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New environmental curbs on Port Jefferson power plant

New York State is requiring new measures to reduce the damage a decades-old water-cooling system inflicts on marine life near National Grid's power plant in Port Jefferson, but some environmentalists want stricter measures.

For years, the Port Jefferson facility and four other large steam-generating plants owned by National Grid have been cooled by drawing millions of gallons of water a day directly from nearby waterways. The heated water is then discharged into the Long Island Sound.

The state Department of Environmental Conservation, citing tougher federal Clean Water Act standards, issued stricter measures last week for operating the plant as part of granting a permit needed to operate. Measures include installing a barrier net in front of the plant's intake equipment; variable-speed cooling pumps; seasonal fine-mesh screens; and procedures to shut down pumps when the plant isn't operating.

All are aimed at reducing the collective destruction of an estimated 10 billion fish eggs, larvae, hatchlings and larger fish annually by the drawing of seawater at the five plants.

The DEC estimated that the new measures will reduce the damage done to fish eggs and larvae drawn directly into the system by 65 percent, while 90 percent fewer fish would suffer death or injury after being caught in screens as they are sucked toward the plant.

The new measures are "helpful but not the answer," said Adrienne Esposito, executive director of Citizens Campaign for the Environment. The group instead advocates use of a "closed-loop" cooling tower that draws significantly less water. Esposito, working with another group called the Manhattan-based Network for New Energy Choices, called the issue "a matter of life and death," not just for fish but for fishermen who depend on them.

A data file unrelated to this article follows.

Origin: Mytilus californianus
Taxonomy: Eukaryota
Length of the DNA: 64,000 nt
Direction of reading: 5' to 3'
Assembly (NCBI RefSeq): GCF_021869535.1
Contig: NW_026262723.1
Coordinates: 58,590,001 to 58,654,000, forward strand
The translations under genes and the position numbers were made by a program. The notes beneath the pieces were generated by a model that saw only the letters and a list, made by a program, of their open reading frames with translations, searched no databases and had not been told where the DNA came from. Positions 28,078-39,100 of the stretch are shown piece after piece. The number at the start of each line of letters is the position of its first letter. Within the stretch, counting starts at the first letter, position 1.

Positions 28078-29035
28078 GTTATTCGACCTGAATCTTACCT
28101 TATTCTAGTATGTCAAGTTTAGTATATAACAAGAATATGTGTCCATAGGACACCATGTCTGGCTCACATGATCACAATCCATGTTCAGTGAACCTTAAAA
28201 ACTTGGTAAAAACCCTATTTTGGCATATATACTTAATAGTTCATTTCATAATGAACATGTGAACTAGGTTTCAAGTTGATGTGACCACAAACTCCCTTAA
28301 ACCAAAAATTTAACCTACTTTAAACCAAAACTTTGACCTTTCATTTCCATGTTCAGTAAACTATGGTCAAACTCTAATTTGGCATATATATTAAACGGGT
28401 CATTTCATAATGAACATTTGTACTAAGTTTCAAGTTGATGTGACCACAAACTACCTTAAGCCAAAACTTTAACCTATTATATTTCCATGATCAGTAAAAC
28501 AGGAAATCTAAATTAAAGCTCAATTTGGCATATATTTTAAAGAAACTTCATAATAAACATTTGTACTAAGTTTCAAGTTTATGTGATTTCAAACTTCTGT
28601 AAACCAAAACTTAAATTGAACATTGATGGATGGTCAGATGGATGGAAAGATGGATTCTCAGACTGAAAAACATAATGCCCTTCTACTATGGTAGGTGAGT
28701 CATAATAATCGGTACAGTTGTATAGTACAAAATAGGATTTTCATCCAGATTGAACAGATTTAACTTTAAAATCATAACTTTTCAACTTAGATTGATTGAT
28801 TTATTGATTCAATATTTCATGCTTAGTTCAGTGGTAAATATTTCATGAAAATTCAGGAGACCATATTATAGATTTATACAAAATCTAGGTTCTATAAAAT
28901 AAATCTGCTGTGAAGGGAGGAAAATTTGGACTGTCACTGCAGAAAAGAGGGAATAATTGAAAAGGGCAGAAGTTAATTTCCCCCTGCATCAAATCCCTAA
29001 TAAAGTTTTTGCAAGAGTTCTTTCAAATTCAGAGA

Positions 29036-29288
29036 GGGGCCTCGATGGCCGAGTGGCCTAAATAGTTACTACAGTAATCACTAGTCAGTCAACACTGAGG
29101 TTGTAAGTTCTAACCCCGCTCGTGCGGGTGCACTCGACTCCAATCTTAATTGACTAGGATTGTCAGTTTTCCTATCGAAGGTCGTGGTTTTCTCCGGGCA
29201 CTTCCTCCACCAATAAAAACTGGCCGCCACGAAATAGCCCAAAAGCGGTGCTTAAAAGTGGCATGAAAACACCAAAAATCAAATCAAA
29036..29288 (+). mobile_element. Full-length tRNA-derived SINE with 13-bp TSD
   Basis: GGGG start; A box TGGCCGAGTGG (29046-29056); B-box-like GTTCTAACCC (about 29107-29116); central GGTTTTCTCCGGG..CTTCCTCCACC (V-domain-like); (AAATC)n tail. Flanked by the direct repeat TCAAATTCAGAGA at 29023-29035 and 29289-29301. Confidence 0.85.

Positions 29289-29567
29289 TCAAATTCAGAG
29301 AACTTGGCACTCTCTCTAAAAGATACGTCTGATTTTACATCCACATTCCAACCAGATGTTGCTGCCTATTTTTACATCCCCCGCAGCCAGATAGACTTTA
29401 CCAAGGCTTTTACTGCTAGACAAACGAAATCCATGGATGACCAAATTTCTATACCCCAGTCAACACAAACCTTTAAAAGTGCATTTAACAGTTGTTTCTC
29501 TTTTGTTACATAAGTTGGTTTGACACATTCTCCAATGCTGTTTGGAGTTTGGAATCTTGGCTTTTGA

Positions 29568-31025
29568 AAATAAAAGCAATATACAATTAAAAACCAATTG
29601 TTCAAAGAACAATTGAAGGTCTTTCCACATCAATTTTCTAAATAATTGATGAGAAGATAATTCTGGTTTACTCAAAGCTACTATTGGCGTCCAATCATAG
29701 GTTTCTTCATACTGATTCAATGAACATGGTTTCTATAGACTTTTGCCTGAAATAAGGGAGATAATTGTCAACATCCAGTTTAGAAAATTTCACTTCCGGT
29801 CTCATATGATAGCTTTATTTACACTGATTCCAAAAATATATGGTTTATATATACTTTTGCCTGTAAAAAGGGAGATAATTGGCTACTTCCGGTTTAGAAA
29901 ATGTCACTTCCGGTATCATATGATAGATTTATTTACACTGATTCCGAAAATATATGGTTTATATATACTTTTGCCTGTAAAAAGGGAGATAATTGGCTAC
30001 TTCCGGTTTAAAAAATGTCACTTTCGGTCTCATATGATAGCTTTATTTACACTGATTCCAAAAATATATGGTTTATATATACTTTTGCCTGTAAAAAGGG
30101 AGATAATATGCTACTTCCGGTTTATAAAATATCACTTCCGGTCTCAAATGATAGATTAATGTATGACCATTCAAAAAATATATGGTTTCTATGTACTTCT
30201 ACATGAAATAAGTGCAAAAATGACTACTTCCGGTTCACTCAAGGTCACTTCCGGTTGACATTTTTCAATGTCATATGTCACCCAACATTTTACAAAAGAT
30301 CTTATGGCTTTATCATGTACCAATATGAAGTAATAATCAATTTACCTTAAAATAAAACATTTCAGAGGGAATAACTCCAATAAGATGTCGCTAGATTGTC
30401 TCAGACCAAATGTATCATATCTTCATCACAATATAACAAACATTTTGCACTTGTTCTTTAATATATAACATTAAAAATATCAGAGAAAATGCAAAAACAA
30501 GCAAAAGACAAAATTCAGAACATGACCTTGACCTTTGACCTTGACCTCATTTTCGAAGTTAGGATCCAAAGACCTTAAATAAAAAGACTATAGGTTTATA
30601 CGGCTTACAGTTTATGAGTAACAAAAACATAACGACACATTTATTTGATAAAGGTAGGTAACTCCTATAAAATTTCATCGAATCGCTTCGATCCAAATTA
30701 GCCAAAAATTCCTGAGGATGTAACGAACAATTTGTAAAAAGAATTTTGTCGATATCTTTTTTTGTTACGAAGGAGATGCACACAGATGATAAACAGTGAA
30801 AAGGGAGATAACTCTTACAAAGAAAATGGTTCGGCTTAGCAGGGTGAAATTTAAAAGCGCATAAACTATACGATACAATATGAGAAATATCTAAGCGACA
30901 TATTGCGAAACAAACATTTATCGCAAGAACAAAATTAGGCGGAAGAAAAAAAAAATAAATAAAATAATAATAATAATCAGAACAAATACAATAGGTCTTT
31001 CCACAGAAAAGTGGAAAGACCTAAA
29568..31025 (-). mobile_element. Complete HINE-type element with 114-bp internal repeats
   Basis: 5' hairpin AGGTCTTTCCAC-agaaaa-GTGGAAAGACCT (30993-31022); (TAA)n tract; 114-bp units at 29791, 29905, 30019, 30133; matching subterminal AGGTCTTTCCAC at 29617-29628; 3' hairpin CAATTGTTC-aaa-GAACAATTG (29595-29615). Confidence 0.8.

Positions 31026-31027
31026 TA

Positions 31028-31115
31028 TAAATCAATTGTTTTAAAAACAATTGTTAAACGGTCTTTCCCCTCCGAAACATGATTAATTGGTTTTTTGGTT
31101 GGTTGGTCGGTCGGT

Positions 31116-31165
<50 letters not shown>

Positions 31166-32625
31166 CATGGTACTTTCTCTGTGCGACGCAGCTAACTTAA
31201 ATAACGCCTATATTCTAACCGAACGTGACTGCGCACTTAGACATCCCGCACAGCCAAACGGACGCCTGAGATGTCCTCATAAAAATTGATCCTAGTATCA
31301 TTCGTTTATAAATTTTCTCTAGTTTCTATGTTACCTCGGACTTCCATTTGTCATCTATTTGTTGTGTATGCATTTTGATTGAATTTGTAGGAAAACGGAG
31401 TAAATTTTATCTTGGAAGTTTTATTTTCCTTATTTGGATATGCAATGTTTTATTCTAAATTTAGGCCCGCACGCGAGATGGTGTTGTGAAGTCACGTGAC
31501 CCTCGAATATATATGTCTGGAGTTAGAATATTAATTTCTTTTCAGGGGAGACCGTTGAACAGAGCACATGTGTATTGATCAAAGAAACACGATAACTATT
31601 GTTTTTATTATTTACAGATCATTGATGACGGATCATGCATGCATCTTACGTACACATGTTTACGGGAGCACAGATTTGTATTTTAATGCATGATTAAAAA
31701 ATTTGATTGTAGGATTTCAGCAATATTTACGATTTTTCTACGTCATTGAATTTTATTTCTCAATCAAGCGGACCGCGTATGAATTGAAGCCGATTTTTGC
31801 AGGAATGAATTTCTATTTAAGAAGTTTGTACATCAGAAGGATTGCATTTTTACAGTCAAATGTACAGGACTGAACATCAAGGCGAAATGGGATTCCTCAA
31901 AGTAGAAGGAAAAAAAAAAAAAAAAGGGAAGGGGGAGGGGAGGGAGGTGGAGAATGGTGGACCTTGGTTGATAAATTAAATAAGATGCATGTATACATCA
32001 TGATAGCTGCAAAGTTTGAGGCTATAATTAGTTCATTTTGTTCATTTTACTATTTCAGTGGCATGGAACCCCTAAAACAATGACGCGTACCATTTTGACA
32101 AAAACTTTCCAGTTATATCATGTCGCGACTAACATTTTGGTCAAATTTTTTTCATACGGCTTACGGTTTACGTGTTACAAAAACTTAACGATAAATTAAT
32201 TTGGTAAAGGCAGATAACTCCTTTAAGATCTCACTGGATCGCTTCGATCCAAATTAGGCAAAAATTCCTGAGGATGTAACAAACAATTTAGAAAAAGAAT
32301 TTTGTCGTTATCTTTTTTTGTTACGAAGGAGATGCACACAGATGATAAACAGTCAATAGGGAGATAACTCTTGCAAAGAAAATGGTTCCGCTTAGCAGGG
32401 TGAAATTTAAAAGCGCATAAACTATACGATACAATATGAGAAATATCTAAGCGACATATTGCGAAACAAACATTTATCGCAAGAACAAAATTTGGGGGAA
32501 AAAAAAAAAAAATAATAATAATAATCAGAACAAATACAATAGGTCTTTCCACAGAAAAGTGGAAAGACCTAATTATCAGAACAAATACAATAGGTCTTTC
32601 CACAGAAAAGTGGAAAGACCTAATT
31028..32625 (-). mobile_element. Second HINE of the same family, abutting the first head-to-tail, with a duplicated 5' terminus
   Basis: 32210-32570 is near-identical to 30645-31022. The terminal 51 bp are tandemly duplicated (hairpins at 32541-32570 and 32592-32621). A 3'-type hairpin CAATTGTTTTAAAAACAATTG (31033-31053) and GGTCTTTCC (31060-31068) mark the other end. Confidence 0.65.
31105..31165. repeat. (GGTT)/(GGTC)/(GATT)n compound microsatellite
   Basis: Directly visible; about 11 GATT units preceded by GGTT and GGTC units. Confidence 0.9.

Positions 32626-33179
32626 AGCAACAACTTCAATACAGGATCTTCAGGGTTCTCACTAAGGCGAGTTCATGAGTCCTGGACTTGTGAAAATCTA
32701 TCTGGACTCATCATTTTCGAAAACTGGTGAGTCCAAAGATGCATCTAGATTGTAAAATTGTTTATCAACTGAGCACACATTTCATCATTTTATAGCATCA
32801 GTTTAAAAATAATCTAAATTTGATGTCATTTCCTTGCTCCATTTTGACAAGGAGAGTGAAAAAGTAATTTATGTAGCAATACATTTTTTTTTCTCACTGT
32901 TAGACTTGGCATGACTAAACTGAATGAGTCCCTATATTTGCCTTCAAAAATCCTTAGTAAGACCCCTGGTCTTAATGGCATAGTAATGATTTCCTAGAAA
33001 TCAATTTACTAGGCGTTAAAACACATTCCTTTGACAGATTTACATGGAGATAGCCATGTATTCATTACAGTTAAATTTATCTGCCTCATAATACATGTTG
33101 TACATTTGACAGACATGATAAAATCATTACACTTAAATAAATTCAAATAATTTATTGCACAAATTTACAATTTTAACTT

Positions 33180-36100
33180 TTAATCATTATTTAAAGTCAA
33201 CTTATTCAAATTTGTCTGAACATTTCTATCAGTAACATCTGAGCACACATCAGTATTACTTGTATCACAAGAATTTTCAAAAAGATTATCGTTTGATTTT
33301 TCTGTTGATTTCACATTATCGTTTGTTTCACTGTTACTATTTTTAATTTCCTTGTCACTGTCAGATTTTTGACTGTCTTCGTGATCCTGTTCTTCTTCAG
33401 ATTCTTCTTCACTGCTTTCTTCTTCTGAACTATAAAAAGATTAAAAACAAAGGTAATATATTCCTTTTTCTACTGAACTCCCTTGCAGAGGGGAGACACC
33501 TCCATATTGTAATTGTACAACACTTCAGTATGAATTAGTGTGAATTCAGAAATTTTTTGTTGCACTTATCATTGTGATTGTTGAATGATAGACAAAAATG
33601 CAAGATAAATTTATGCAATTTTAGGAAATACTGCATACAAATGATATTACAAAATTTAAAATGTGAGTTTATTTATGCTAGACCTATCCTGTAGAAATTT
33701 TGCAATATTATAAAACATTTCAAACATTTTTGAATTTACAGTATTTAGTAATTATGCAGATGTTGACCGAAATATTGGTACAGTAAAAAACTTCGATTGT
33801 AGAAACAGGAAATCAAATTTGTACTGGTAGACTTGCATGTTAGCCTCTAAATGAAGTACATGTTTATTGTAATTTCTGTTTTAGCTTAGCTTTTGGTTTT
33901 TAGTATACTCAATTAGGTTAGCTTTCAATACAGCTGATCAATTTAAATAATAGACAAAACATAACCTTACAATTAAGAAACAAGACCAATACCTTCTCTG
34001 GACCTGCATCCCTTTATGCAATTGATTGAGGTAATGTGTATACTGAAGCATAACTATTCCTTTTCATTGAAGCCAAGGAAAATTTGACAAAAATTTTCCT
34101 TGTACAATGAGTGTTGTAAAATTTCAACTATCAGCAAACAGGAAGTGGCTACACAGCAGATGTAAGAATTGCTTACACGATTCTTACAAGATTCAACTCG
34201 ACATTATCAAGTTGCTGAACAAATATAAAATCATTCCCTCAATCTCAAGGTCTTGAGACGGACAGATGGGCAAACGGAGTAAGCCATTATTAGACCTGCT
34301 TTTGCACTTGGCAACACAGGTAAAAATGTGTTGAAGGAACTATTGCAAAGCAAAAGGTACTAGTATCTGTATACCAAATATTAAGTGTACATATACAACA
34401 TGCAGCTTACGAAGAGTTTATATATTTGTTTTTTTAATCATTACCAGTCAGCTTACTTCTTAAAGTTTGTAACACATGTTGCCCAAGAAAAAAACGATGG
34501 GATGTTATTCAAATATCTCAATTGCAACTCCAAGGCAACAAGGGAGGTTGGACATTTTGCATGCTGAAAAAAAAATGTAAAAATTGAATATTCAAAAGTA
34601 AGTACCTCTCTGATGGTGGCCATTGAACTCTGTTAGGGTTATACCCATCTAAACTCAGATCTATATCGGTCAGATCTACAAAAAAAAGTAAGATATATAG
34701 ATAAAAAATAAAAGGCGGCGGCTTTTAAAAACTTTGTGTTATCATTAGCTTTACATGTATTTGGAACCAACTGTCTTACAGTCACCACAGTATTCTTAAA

But the DEC has already ruled out a cooling-tower system, primarily because the Port Jefferson plant doesn't have room for it, said Yancey Roy, a DEC spokesman.

Bob Teetz, director of environmental management for National Grid, said the company during a public comment period will propose modifications to the DEC requirements that he said would "achieve equal or better impact with less cost to the rate payer."

The DEC said National Grid estimated the requirements will cost $5.8 million a year to implement - a cost to be paid by LIPA ratepayers.

Cooling towers would cost about double that. They'd make the plants economically unfeasible, said Dowling Business College Dean Matthew Cordaro.

Teetz said that, while fish deaths from the cooling systems might seem high, "it's really a very tiny fraction of the overall abundance of eggs and larvae in Long Island Sound."

Esposito disagreed, calling it a "large-scale concern" for the estuaries and worth millions of dollars to fishermen.


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